The talks James McNellis gave at the Italian C++ Conference 2016 are now online:
One of the most interesting new features being proposed for C++ standardization is coroutines, formerly known as “resumable functions.” C++ coroutines are designed to be highly scalable, highly efficient (no overhead), and highly extensible, while still interacting seamlessly with the rest of the C++ language.
This session will consist of an in-depth introduction to C++ coroutines. We will begin by looking at the rationale for adding coroutines to the C++ language and then look at several examples that show  how to write a coroutine,  how to use the extensibility model to adapt existing libraries to work with C++ coroutines, and  how coroutines really work “under the hood,” using the Visual C++ implementation as a reference. Finally, we will look briefly at the status of the C++ coroutines proposal and some of the competing ideas.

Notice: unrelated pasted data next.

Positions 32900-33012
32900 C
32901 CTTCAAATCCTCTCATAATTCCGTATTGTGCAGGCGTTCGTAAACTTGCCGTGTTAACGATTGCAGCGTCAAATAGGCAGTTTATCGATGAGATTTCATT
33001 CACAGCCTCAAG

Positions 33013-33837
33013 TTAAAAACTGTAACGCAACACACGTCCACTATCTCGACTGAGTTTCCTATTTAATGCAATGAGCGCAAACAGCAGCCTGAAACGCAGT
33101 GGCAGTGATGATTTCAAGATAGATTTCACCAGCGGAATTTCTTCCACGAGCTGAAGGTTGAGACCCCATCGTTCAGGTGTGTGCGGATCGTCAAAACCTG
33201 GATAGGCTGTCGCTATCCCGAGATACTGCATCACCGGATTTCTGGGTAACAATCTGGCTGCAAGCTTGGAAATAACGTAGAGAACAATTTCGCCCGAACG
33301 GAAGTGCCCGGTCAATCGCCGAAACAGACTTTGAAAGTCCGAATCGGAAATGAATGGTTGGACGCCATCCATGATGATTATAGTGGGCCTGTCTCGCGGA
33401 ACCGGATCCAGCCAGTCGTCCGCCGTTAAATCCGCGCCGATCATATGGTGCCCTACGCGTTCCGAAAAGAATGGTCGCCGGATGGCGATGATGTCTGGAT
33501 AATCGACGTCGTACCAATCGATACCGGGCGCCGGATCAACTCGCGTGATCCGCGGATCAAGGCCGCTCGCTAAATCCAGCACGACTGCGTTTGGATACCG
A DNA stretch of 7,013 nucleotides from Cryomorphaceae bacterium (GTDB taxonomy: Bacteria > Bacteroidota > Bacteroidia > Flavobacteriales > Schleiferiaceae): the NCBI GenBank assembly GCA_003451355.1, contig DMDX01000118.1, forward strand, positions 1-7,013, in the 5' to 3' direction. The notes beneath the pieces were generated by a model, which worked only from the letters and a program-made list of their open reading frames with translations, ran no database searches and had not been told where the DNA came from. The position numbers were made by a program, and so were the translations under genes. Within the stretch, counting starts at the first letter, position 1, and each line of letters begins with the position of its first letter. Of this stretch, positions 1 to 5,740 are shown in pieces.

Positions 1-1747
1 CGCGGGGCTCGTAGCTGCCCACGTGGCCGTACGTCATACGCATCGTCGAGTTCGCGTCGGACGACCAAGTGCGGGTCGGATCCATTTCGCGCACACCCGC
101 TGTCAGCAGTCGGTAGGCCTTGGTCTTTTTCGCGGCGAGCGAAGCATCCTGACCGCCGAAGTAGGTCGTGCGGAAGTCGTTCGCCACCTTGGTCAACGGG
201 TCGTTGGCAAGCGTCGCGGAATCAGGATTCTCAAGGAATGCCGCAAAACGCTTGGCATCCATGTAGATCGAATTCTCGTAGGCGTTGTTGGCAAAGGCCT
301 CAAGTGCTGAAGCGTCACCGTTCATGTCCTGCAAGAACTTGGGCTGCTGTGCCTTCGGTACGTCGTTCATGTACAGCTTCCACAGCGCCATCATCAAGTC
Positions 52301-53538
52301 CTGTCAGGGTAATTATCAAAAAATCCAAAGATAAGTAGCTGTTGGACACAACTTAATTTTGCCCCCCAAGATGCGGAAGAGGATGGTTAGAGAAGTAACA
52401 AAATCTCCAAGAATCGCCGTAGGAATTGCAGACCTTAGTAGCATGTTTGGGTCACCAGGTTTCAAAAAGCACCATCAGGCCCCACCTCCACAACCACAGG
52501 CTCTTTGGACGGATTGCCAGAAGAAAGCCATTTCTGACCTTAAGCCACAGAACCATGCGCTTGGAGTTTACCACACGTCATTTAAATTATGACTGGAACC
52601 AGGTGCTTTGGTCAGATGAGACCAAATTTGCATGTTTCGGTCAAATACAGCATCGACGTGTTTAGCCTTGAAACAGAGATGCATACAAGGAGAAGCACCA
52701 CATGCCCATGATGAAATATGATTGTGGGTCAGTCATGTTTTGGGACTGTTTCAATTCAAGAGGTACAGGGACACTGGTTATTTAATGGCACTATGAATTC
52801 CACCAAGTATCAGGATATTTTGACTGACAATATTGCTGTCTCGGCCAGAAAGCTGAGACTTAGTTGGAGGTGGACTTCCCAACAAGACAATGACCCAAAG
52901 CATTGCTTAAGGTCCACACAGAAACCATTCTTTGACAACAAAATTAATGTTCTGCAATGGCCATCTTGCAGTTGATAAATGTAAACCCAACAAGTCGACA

Three years ago, the Visual C++ team undertook a project to substantially modernize and redesign the Microsoft C Runtime (CRT) with the goals of improving long-term maintainability, performance, and usability. This work culminated with the release of the Universal CRT with Windows 10 and Visual Studio 2015.
In this session, I will discuss our team’s experiences from this project. We’ll look at some of the techniques we used in modernizing a decades-old codebase and look at some of the challenges that we faced, lessons that we learned, and best practices that we developed during the course of the project.